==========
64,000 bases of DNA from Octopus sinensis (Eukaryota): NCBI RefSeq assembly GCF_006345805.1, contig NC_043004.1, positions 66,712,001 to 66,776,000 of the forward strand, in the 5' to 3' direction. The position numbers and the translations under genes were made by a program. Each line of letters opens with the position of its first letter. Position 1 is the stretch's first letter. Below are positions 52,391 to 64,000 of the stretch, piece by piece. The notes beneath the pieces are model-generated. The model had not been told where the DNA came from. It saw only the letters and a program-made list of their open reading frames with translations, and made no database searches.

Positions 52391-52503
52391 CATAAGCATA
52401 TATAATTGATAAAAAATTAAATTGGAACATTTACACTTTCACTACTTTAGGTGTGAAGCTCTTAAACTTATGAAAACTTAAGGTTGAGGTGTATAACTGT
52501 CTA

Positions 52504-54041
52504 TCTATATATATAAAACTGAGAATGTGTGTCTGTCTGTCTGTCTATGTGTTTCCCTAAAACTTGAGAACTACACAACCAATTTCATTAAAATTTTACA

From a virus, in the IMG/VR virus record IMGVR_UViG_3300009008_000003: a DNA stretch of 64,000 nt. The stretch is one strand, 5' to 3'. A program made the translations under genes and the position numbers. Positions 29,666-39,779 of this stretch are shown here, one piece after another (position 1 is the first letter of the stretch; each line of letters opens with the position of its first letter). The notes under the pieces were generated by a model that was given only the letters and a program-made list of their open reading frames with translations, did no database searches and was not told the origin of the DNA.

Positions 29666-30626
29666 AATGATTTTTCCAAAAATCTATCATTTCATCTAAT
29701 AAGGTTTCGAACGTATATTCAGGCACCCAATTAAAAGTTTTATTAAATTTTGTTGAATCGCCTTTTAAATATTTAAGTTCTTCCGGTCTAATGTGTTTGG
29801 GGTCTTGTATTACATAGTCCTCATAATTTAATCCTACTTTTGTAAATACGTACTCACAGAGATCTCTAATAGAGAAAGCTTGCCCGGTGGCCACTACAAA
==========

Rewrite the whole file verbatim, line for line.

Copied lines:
64,000 bases of DNA from Octopus sinensis (Eukaryota): NCBI RefSeq assembly GCF_006345805.1, contig NC_043004.1, positions 66,712,001 to 66,776,000 of the forward strand, in the 5' to 3' direction. The position numbers and the translations under genes were made by a program. Each line of letters opens with the position of its first letter. Position 1 is the stretch's first letter. Below are positions 52,391 to 64,000 of the stretch, piece by piece. The notes beneath the pieces are model-generated. The model had not been told where the DNA came from. It saw only the letters and a program-made list of their open reading frames with translations, and made no database searches.

Positions 52391-52503
52391 CATAAGCATA
52401 TATAATTGATAAAAAATTAAATTGGAACATTTACACTTTCACTACTTTAGGTGTGAAGCTCTTAAACTTATGAAAACTTAAGGTTGAGGTGTATAACTGT
52501 CTA

Positions 52504-54041
52504 TCTATATATATAAAACTGAGAATGTGTGTCTGTCTGTCTGTCTATGTGTTTCCCTAAAACTTGAGAACTACACAACCAATTTCATTAAAATTTTACA

From a virus, in the IMG/VR virus record IMGVR_UViG_3300009008_000003: a DNA stretch of 64,000 nt. The stretch is one strand, 5' to 3'. A program made the translations under genes and the position numbers. Positions 29,666-39,779 of this stretch are shown here, one piece after another (position 1 is the first letter of the stretch; each line of letters opens with the position of its first letter). The notes under the pieces were generated by a model that was given only the letters and a program-made list of their open reading frames with translations, did no database searches and was not told the origin of the DNA.

Positions 29666-30626
29666 AATGATTTTTCCAAAAATCTATCATTTCATCTAAT
29701 AAGGTTTCGAACGTATATTCAGGCACCCAATTAAAAGTTTTATTAAATTTTGTTGAATCGCCTTTTAAATATTTAAGTTCTTCCGGTCTAATGTGTTTGG
29801 GGTCTTGTATTACATAGTCCTCATAATTTAATCCTACTTTTGTAAATACGTACTCACAGAGATCTCTAATAGAGAAAGCTTGCCCGGTGGCCACTACAAA